Volunteer of the Month: Cathy Sewell

Seeing Crew Leader Cathy Sewell in action, you might think she's strictly in the business of building trails. But after talking with her, you find out she's into a whole lot more. An important part of what she does is teaching others.
      "Whether you're a trail builder, a Crew Leader, or a Workday Supervisor, you're constantly learning," she says. "In the beginning I made a whole bunch of mistakes, but I learned a lot from them. It's great to go back years later and see how well a trail you built is holding up, what worked, and what didn't." Since her first trail build on the Stevens Creek Canyon Trail in 1987, Cathy has led a distinguished career of service at the Trail Center. A year after joining, she became a Crew Leader, and later served for four years as Chair of the Crew Leader Training Committee and editor of the Crew Leader Training Manual. She has been a Board member, Board Secretary, and is ubiquitous on trail builds as a Workday Supervisor, Crew Leader, and all around organizational resource person.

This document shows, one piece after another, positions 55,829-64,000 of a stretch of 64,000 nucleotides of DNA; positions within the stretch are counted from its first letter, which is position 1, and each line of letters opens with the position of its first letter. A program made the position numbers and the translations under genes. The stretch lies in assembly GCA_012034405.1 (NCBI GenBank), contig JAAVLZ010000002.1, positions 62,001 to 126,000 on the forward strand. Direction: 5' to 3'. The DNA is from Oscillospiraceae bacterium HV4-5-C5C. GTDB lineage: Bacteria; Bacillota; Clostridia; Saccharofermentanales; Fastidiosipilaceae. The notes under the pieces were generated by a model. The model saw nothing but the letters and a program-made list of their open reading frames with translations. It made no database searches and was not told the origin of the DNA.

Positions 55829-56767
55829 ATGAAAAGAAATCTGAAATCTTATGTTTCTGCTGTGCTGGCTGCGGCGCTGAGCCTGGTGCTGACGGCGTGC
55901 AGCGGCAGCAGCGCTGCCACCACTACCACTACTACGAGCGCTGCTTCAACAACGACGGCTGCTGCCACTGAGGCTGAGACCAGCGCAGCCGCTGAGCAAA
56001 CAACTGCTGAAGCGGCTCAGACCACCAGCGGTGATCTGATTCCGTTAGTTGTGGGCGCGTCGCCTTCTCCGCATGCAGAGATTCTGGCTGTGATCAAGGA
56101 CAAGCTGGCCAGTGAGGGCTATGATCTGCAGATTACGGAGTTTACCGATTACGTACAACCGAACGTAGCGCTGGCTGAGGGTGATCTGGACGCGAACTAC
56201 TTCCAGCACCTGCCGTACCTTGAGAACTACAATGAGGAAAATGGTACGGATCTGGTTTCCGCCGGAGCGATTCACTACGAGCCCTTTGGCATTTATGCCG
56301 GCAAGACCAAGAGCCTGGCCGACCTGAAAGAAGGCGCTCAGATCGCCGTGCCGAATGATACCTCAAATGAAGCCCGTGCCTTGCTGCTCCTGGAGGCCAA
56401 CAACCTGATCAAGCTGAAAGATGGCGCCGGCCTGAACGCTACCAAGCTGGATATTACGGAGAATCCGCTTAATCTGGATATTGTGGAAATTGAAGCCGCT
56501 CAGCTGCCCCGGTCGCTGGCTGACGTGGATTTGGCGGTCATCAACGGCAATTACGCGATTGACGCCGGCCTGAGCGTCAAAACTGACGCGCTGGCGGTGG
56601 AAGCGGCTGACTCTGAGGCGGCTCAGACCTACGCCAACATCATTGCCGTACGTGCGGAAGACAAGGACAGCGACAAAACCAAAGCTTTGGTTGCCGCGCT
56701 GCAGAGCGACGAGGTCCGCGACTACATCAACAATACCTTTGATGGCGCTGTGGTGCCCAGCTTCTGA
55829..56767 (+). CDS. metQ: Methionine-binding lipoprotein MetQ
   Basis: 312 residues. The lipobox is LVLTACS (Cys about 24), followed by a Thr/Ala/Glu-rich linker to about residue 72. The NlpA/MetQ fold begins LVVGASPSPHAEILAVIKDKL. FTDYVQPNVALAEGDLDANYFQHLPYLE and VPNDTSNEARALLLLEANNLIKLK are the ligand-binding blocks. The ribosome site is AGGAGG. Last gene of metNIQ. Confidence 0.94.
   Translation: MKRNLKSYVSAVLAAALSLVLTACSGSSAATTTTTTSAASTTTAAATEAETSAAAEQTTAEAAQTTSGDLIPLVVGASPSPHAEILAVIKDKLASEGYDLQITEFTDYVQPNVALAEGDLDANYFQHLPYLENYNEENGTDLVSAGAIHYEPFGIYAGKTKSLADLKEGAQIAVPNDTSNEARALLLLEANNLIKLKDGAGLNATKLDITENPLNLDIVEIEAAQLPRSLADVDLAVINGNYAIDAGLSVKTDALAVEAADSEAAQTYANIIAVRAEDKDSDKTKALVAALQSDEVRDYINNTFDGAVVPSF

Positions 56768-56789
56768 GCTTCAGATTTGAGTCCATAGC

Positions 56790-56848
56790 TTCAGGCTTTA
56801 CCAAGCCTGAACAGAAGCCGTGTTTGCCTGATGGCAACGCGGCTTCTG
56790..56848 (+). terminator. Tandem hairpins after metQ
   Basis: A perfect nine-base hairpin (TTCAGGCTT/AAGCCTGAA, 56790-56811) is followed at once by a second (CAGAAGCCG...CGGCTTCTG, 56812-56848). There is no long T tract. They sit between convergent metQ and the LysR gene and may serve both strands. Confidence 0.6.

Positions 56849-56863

Although her work has been both technically and physically demanding, Cathy feels some of her biggest challenges have come from being a woman in a non-traditional role. For years, she was the only female Crew Leader at the Trail Center. "Since trail building is perceived as a very macho thing, cultural attitudes can make it difficult for women out there," she says. "Not only have some female trainees been uncomfortable saying 'I'm in charge here,' but some volunteers are uncomfortable with women being in charge.